John Wayne is something of an American icon. And, based on his proud displays of patriotism, that’s just how he wants it. Despite a few scandals, he is the narrator for explaining the history of “Taps,” a widely-used, important song for the country.
Are you familiar with the song’s history and use? “Taps” refers to the tune played at every single soldier’s funeral as the country lays them to rest. But the song sees other uses as well as part of each soldier’s day. DYR and John Wayne have all the information on this important song.
“Taps” has a significant origin that emphasizes its importance
Originally, “Taps” started as a variation of the earlier bugle call “Scott Tattoo.” It evolved over time, a transition managed by General Daniel Butterfield. General Butterfield was himself a general during the American Civil War. His actions during the country’s tumult earned him a Medal of Honor.
On a regular day, “Taps” will be played each sunset. It also accompanies flag ceremonies, Country Rebel notes. On more somber occasions, the notes from “Taps” accompany every soldier as they’re laid to rest at their funeral. This tradition began with Captain John Francis Tidball. He felt compelled to begin this practice when his friend, who Captain Tidball considered a “most excellent man,” was not allowed to fire three shots over a grave.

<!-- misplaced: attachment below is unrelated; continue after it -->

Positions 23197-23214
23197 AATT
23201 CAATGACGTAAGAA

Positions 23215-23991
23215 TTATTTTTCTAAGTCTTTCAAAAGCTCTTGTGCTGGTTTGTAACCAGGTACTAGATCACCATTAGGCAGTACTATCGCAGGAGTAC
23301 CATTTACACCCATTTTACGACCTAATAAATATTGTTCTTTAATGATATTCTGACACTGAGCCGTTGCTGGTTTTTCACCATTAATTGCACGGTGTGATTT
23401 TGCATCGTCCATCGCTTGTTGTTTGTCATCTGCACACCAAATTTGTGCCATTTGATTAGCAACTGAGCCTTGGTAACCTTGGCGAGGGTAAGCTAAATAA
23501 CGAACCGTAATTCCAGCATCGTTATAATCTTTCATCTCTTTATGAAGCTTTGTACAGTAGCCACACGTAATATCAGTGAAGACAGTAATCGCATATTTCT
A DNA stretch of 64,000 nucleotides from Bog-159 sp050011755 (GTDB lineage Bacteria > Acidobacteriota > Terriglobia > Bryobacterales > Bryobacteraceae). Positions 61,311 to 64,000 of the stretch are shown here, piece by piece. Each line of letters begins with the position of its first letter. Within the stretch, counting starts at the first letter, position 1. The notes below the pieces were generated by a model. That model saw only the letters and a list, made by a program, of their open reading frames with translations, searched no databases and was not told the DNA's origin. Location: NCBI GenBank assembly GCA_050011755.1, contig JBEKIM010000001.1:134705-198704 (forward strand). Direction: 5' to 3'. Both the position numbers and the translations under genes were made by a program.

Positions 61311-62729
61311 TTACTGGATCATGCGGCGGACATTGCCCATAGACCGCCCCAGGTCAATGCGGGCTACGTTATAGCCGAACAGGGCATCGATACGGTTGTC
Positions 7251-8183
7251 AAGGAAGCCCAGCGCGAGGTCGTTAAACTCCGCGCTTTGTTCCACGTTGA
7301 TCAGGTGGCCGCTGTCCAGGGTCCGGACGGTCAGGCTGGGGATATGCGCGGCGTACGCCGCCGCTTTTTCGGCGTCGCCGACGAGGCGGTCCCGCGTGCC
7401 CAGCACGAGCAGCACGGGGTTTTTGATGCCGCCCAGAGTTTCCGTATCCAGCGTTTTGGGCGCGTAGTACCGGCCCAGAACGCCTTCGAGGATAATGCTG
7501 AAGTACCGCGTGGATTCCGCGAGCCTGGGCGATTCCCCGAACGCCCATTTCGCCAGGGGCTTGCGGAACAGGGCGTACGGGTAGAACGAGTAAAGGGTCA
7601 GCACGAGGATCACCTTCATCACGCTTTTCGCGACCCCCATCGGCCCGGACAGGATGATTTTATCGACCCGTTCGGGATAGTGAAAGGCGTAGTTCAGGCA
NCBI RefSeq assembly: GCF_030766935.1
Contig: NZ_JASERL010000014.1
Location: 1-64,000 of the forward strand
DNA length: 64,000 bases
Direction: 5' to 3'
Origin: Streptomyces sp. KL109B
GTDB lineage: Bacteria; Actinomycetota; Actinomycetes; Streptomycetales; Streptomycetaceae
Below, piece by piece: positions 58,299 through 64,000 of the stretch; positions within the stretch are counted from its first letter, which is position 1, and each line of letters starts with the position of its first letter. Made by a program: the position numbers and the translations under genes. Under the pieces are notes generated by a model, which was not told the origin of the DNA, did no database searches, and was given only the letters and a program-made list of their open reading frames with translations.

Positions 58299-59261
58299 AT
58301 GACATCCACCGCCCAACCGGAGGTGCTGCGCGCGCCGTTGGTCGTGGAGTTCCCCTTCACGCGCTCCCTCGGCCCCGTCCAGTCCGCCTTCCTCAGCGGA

John Wayne explains the song’s history
Such a sound of honorary gunfire reminded the captain of another noise. “The thought suggested itself to me to sound ‘Taps’ instead, which I did.” Others took up the idea, and then the entire army did the same.” Now, they see it “as the most appropriate and touching part of a military funeral,” he reportedly wrote.
Now, John Wayne contributes his voice in telling this emotional story of loss and love. Fittingly, for his work as a voice actor, producer, and director, Wayne received the Presidential Medal of Freedom. This award likely did not factor in his controversial comments that stirred up a lot of scandals. But those seem to be something everyone knew of. His son dubbed him a good man, worthy of responsibilities like this. And so, history repeats itself as Wayne explains a history that began with another medal recipient.